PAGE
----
“Redwall. Now she knew why creatures talked of it with such reverence; it appeared to blend with the surrounding Mossflower country as a haven of rest and tranquility, in harmony with all nature, like some gentle giant of a mother, sheltering and protecting her children.”
— Mariel of Redwall
I encountered Redwall Abbey in my early twenties. I was wandering then, in need of a refuge, and I found one within the grounds of Redwall. Evil was clear-cut there, easy to see and to fight—unlike the sin that seeps and simmers in our adult lives. Reading about the peaceful creatures of Redwall battling the rat Cluny, and feasting on good things like woodland salad and maple cordial fortified me for my own battle.
A good story can do that.
But when I handed my battered copy over to Lydia a few weeks ago, I didn’t expect her to love it. I even cautioned her that she may not love it yet, and that if she didn’t fall for it immediately she should withhold judgement and try again in a few years. Cluny is really scary, and I wasn’t sure she was ready to meet him.
She was ready to meet him. She came downstairs a few hours later, shining-eyed and wondering if there were more books in the series.
Lydia was in luck: Redwall is one of twenty-two books (meaty, full-length, well-written books) about the Abbey and its inhabitants. The inhabitants change from book to book, as the stories generally take place at different points along a timeline.
Think Chronicles of Narnia or Star Wars: you grow to love one batch of characters in a book, and then pick up the next book to find a batch of brand new characters to love, with, perhaps, a few cameos from old favorites in the new story. The mischievous Dibbun of one book may be the elderly Abbot of the next book. It’s great fun.
Lydia was so taken with these books that she’s begun working industriously around the house, doing chores and setting up lemonade stands in order to fund her growing collection of Redwall books. She has out-paced me in the series, so I’ve been taking recommendations from her on what to read next. She is the true Redwall authority in our home now, so I asked her to share her thoughts on the series with you. Here is why Lydia thinks your family will love these books:
“I love these books! I can’t believe that the first time I read Redwall, I wasn’t sure I would like it. Girls will like it because there are beautiful girls who are very brave, too, and boys will like it because there are lots of battles. There are hilarious hungry hares, beautiful young maidens, old abbots and abbesses, brave young warriors (who are sometimes girls!), cute little Dibbuns, strong badger lords (and a badger lady), very bad vermin, big brave Skippers, odd-speaking moles, argumentative Guosim shrews and much more! Dive into the world between the covers of a Redwall book!”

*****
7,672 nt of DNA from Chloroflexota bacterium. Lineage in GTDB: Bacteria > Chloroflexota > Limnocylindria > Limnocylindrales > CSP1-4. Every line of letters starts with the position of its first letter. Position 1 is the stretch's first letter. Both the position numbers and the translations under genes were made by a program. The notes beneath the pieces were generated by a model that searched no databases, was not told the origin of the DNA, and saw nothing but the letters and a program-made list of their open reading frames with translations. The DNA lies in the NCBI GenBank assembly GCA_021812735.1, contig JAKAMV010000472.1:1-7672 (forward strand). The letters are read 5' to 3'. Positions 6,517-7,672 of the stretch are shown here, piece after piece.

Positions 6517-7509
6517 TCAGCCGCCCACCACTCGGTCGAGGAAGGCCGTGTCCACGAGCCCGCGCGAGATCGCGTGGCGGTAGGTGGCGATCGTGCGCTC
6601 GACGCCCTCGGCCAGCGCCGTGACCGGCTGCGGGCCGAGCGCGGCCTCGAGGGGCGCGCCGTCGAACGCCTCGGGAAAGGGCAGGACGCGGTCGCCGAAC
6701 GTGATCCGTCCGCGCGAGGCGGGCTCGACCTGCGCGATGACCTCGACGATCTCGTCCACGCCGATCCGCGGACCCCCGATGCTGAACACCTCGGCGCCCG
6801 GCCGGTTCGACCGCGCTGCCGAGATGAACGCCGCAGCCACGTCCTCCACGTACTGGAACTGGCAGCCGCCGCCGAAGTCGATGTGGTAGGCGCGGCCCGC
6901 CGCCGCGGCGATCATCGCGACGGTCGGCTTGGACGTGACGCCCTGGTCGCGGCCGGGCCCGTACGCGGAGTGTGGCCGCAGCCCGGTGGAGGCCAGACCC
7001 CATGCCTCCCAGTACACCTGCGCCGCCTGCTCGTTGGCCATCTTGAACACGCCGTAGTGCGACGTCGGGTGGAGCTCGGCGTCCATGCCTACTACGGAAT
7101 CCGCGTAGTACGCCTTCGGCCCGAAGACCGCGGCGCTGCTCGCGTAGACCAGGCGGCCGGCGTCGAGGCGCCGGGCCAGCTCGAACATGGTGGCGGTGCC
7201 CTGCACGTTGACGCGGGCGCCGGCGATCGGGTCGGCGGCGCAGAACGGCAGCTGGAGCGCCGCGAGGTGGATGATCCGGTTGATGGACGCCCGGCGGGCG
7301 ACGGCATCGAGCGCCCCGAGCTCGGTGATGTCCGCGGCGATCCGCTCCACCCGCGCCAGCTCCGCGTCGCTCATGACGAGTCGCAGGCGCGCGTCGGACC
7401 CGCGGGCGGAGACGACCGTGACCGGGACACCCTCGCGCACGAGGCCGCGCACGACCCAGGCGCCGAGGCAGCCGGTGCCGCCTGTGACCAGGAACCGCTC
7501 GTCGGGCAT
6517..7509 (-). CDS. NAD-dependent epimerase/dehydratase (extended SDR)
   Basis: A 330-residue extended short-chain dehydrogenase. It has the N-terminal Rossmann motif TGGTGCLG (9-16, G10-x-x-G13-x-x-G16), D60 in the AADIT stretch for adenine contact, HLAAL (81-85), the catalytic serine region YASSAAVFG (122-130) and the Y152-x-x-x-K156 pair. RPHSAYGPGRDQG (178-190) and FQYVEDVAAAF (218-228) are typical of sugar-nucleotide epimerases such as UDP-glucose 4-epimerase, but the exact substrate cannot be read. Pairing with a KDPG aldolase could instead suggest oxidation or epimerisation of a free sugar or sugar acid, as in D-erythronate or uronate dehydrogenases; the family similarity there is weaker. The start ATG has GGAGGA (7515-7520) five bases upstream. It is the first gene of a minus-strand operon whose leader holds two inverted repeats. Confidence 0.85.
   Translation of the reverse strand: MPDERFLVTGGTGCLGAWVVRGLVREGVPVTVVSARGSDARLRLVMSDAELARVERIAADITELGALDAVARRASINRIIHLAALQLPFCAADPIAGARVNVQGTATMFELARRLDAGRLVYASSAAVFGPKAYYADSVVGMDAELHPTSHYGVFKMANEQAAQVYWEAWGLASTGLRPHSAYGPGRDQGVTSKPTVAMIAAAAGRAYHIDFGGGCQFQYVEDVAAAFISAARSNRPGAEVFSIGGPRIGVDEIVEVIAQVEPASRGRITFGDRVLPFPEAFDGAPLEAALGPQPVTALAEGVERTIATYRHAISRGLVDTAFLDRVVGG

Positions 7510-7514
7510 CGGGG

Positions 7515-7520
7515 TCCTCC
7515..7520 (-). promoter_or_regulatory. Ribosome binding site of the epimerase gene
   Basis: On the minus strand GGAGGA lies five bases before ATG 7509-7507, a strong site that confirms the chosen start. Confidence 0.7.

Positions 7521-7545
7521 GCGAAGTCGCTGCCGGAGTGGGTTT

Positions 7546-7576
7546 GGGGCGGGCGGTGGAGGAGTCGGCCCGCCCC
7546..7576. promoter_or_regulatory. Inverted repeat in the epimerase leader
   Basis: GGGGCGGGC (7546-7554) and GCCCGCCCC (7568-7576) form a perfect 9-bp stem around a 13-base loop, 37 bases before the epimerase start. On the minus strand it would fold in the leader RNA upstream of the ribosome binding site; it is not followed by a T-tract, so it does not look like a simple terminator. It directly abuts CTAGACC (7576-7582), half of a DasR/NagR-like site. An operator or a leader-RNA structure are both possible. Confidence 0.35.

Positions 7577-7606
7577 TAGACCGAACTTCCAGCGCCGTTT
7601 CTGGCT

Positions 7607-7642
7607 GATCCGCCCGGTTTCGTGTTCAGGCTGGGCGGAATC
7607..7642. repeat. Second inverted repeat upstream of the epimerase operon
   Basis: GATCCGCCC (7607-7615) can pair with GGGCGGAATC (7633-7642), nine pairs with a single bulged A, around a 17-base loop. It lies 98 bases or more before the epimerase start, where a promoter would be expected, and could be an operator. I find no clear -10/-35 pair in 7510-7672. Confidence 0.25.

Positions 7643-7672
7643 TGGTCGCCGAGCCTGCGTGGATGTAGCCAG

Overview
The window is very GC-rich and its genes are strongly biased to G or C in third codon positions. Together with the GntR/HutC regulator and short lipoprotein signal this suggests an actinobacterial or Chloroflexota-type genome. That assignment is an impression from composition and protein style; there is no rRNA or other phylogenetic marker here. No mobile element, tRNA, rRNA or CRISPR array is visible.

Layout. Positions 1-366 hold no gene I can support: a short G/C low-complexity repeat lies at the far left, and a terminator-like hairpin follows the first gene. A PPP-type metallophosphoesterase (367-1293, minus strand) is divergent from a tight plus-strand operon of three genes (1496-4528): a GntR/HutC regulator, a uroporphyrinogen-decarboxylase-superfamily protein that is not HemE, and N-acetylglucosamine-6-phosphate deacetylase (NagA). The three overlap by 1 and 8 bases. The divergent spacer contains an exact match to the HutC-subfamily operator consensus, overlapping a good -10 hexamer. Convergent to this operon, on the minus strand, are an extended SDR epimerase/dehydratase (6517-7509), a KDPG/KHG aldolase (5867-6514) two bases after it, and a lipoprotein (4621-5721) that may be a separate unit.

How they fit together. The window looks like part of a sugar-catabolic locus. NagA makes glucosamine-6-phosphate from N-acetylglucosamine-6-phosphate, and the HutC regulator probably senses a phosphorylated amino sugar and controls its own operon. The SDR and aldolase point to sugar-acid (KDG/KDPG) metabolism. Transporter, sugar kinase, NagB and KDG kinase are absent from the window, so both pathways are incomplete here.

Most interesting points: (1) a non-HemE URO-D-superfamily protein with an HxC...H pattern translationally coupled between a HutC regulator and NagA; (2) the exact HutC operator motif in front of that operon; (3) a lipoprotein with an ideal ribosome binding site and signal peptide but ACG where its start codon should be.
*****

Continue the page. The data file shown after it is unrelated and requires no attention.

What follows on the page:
I think she summed up the series quite nicely! I can really only add a few grown-up thoughts to that.
The evil in these books is shocking, and I think it’s meant to be.
The villains in these stories war amongst themselves, kill innocent creatures, and go to terrible ends to achieve their goals. They are brutal, but they are rarely funny and never glorified. When the story transitions from the villain’s stronghold, where he slays his friends out of vengeance, pride, or boredom, to the Abbey orchard, where strangers and friends feast together, the reader can’t help but love the lovelier scene.
As my daughter and I have discussed these books, I’ve been struck by how well they help shape her affections. She has been quick to notice the way that the creatures of Redwall serve one another, while the villains serve only themselves, or to notice how the Redwall soldiers honor their fallen while their enemies simply leave their dead behind. And that contrast is, I think, the point: there is no moral ambiguity to this story, no anti-hero. The bad guys are very bad; the heroes aren’t perfect, but they are still very good.
Jacques was a child in England during WWII, and I wonder how his experiences shaped the portrayal of evil in these stories. If your child is a sensitive reader, I will give you two warnings: Be ready for graphic battle scenes and very bad bad guys, but don’t let those turn you away from the story. Jacques does a great job of making the stories feel safe, even when they’re at their scariest.
Jacques was fond of writing in dialect. In the case of the hares, who sound like characters from a P.G. Wodehouse novel, this is delightful. But in the case of the moles, who are meant to sound (I think) like operating drills, the dialogue can be a bit trickier to decipher. If you’re reading aloud, you might familiarize yourself with the dialogue before reading to your kids so you don’t get sucked into a whirlpool of zzzs and rrrs.
The food. Oh, the food.
Jacques has said that his lavish descriptions of Redwall feasts sprung from his memory of rationing during the war, when he fantasized about the dishes in his mother’s cookbook. His descriptions of food are so mouth-watering that they have inspired a whole cookbook and have inspired us to throw our own Redwall feast. There are so many dishes in there that sound wonderful, even if I have no idea what they are: meadowcream trifle, buttercup cordial, mushroom and leek pasty with gravy. I want comfort food—and a lot of it—when I’m reading these books.
In fact, that was the second caution I offered Lydia when I gave her the book: you might not like it yet, and it will probably make you hungry. I am so glad I was wrong about the first one, and so glad I was right about the second.
Brian Jacques (1986-2011)